Maybe you ease into it and only do one Sunday a month and see the success of it. It may not seem like a long time, but soon you begin to talk to church members that you sit beside. Youth pastors now can preach and know that there is one less distraction in the room. Small group leaders know that they have their group’s undivided attention. Relationships flourish and you begin to forget about that tech.

  2. A Tech-Only Room
    So many families want to know how they can reunite their families back in their homes. Teenage boys are in their room playing Xbox, teen girls are in their rooms on the phone, dad’s in the living room watching television, and mom is on the laptop in the study working.

    One experiment that has seen significant success is a tech only room. It contains the only television in the house, the only place you are allowed to get on computers, and the only place you are allowed on the phone. This can cause an inconvenience at first and does not guarantee that families will even converse fully, but it ensures that you get to see family members while they are home. At the same time, for families that have concern for pornography or too much video game playing, this is easily monitored simply by proximity.

  3. Talk About Rules Before You Have To Enforce Them
    Setting up a culture within a church or school system or implementing rules at home that are established before any issues come up have shown to reduce the risk of anything happening before they should. Let your teenagers know what will happen if they text while driving, install the proper monitoring applications, and consistently check up on them. Let them know that if they break rules on computer and gaming usage or do something that is inappropriate, that they will punished a certain way.

    We are not looking to “punish them with the rules” but instead to protect them from the dangers that tech brings. Know why you are putting rules into place and explain it to teenagers or others so that everyone is on the same page. If there is strong pushback, at least listen to what they have to say, regardless if you plan to take their advice. This will show respect for them and may even give you a better opportunity to speak into your teens’ lives.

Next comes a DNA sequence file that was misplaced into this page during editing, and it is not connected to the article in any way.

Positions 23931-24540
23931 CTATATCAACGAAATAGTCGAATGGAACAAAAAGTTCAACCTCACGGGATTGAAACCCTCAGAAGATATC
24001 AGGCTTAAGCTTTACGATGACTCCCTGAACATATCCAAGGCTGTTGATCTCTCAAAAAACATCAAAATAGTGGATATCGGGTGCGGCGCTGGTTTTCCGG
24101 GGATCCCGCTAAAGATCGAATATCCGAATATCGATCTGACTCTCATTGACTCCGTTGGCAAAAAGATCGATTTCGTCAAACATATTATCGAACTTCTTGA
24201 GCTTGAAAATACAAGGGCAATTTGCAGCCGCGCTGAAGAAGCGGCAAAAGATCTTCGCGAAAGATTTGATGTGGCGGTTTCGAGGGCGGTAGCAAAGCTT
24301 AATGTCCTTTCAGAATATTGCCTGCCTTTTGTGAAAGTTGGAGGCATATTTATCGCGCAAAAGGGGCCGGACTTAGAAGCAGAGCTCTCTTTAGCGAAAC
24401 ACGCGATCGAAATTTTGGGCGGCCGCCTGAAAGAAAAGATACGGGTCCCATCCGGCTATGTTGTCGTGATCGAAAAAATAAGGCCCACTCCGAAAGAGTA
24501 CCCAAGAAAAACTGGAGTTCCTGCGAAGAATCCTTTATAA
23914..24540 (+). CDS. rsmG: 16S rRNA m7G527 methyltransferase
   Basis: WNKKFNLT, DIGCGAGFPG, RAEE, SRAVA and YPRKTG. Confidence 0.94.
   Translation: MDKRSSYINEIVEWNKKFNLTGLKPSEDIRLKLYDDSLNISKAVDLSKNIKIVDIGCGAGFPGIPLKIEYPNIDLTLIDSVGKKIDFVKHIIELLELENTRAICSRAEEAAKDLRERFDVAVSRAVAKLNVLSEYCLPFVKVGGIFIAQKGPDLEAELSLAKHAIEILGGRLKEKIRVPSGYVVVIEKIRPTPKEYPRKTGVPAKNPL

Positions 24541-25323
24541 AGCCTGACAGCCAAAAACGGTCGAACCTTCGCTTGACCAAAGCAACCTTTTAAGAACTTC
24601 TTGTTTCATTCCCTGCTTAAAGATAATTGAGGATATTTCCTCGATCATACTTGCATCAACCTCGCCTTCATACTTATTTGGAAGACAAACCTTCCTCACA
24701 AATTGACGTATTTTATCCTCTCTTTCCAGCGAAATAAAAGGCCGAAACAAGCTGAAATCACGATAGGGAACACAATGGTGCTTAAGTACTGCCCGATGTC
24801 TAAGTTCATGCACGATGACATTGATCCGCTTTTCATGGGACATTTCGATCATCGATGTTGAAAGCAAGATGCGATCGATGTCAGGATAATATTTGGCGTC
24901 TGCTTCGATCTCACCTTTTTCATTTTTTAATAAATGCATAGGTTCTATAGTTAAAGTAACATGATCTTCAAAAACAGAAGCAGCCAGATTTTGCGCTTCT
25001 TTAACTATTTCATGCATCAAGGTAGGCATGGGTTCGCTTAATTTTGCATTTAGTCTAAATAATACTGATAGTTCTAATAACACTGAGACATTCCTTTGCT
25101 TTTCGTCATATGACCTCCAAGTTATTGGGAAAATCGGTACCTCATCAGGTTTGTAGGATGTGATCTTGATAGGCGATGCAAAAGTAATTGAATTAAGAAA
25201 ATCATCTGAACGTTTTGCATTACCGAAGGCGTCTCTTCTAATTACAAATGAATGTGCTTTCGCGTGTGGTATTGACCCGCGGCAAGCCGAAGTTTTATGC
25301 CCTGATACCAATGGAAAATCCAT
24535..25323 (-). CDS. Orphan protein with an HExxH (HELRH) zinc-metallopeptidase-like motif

When these rules are established, follow them yourself. Teens have the easy excuse right now of texting while driving because adults do it too. Be a good role model and if need be, enact the punishment upon yourself if you break it. At the same time, a reward for following the rules has shown to promote further positive-viewed behavior.

How have you seen a tech-free environment have a positive outcome?

Jeremy Smith is a youth worker at the Air Force Academy chapel, working for Club Beyond, and attending Denver Seminary for his Masters of Arts in Counseling Ministries. He has been involved in Youth for Christ for eight years — check out his blog at Seventy8Productions.

If you work with the youth of America in any fashion, be it youth ministry or as a parent, you know that we have identified this generation by the inventions that they have been raised among. Some call them the Internet Generation or the Digital Gen, which leads many to assume that this generation not only is always online through a digital interface some how, but that they actually prefer it.

That notion could not be further from the truth. But before we get there, let’s look at how they got that name.

  • 90% of teenagers are connected to the Internet through phones, laptops, or gaming devices. In fact, there are more ways to get online now than ever before.
  • 68% of teens text daily, girls more than guys
  • 51% visit Facebook daily, sometimes for more than 3 hours a day
  • Some rough estimates believe the average teen is on a digital device up to 13 hours a day and can be as high as 18 hours!

While those numbers seem to scream that they have a problem, what those numbers do not reflect are what the teens know about this heavy usage and their desires for something more.